I chose to stop taking the pill at 21 because I suspected it was making my severe PMDD mood swings worse; I was thankful to discover I was right. It was systematically ruining my relationships on a three-to-four-week cycle. It took about a year for my body to detox from the pill, and you’ll never guess what happened – my skin got better.

Beth, 22

I have used contraceptive pills since I was 16 and always felt like they didn’t really suit my body. Over five years, I trialled four different pills but whenever I was not regularly sexually active, I would stop because I felt better without it. In 2020, I entered a new relationship and was anxious about finding a pill that suited me.

Six months into using a new pill and my periods were regular and relatively painless, but my emotions were all over the place. So, after a doctor’s appointment, I decided to try an IUD instead. I’m really liking it and my only regret is that I didn’t get one sooner!

Ellen, 32

I started using the contraceptive pill around age 15 due to problematic and persistent acne. While it was initially great, my hormones began changing as I got older causing the acne to re-emerge as well as debilitating hormonal headaches. After having my two babies, I decided enough was enough, as I was sick of constantly putting various hormones into my body. At 32 years old, my body is done, it’s time for my husband to do his part.

Milly, 23

I didn’t really have a choice to stop using the contraceptive pill, as my doctor said it was too dangerous to keep taking it with the aura migraines I had suffered throughout my teenage years. I was a sporty kid, so I originally opted for the pill to take control over when and where I had my period. 

With the first pill, I bled constantly for three months with no avail. The second pill I tried had no side effects until the risk of stroke became too great with my condition. I’m off the pill now, and condoms do the trick just fine for contraception.

Lucy, 21

The pill ruined my skin, caused my weight to fluctuate, set my hormones out of whack and fucked with my periods for life. I didn’t start the pill for contraception, I started it because my doctor said it would be good for my skin health, it would control my heavy bleeding and allow me to skip my periods for special occasions. 

I stopped using the pill as a last-ditch effort to remove the things in my life I thought could be causing my mood swings, skin issues and weight problems. At first, it was tragic – but after my body was allowed to regenerate and re-regulate itself, life has been so much better. I won’t touch contraception again. 

Millie, 30

The pill and I have had a love-hate relationship for as long as I can remember! I started on it young, as a way to combat my teenage acne, at about 15. It just became part of my everyday routine, and I didn’t think about it much until a few years ago, when I decided I wanted to see whether I’d feel any different without it. I went without it for about a year before actively trying to get pregnant, and have since started a low dose again after my GP recommended it since I’m breastfeeding with a newborn. It suits me, and I’m definitely not ready for another baby yet!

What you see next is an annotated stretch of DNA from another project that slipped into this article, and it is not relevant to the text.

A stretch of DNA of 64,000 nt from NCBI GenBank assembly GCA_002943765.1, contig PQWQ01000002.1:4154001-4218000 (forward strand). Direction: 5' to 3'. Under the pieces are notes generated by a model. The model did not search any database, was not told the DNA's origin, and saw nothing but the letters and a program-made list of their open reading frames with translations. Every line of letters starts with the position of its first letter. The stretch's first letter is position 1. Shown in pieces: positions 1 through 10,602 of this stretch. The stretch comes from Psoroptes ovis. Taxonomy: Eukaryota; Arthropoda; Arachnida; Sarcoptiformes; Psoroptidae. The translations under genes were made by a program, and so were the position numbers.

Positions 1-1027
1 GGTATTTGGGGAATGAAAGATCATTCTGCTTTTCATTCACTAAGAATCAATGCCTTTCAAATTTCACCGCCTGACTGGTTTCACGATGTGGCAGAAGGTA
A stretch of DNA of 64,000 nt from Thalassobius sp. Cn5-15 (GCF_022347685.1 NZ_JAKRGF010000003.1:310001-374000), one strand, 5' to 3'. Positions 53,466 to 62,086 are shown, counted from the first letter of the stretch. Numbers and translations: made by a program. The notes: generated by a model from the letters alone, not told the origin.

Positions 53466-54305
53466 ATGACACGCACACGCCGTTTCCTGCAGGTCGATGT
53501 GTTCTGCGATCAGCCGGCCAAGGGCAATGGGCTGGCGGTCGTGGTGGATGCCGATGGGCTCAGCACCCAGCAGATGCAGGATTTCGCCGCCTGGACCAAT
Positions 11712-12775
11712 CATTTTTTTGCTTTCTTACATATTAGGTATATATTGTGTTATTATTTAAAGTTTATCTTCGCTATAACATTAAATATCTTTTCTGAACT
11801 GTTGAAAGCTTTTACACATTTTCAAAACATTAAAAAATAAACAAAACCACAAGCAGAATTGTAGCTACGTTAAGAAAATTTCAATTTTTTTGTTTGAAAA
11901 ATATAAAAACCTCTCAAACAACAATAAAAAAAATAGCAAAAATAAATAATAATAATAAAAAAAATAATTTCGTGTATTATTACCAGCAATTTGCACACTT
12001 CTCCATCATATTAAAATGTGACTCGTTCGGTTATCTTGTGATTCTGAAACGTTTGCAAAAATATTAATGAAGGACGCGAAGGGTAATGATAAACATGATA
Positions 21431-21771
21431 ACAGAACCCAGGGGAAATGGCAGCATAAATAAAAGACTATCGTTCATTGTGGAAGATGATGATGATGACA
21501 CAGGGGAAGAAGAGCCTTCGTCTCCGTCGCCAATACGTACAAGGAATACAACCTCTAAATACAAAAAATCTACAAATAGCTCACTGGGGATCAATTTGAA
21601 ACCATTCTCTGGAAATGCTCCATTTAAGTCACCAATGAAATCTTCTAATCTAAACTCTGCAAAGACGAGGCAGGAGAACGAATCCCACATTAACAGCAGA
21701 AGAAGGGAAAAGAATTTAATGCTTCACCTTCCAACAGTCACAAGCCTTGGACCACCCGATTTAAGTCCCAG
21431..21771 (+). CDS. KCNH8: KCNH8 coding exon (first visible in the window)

Ruby, 22

I had been taking the pill for about a month before I noticed any problems. At first, I thought changes to my skin were related to stressors in my life at the time, but my skin continued getting worse with each day I was taking the pill. On the days I took the sugar pills, I would not have any new breakouts and I would become hopeful that my acne was getting better. 

Before taking the pill, I don’t think I’d ever had more than one pimple on my face at any given time. After about three months of taking the pill, I stopped and I haven’t looked back. However, my skin hasn’t gone back to its bright and smooth self since. 

Emily, 22

When I was 13, I had quite bad hormonal acne and heavy painful periods. After exhausting every topical and non-pharmacological treatment possible, my mum took me to the GP to get the pill. It did clear my skin up really well and helped control my symptoms but after six years, I became concerned with the clotting risk long-term. 

Over the last three years, I’ve switched pills multiple times to attempt to combat a plethora of side effects including break-through bleeding, lowered sex drive and acne flares. I finally settled back on Yasmin, but $90 every three months was not justifiable as a student.

Lulu, 39

I’ve gone through periods taking the pill in my early twenties, early thirties and mid-to-late thirties for various reasons. Initially, as a form of contraception and the other times, to combat my heavy painful periods. Each time I had negative reactions or experiences including weight gain, skin breakouts and more notably extreme mood swings and high emotions. I literally felt I was a basket case or going crazy.

I had tried various types of the pill and I consistently experienced negative side effects. The enormity of the side effects led me to stop taking the pill and instead suffer the painful heavy periods. To me, this was a more favourable trade off. As soon as I stopped taking the pill, I instantly felt calmer and more in control mentally and emotionally. Though I still endure strong PMS symptoms, they are nothing like what I experienced taking the pill. Energetically, I feel more like myself off the pill than on it.

If you want to know more about the potential side effects of the pill, head here.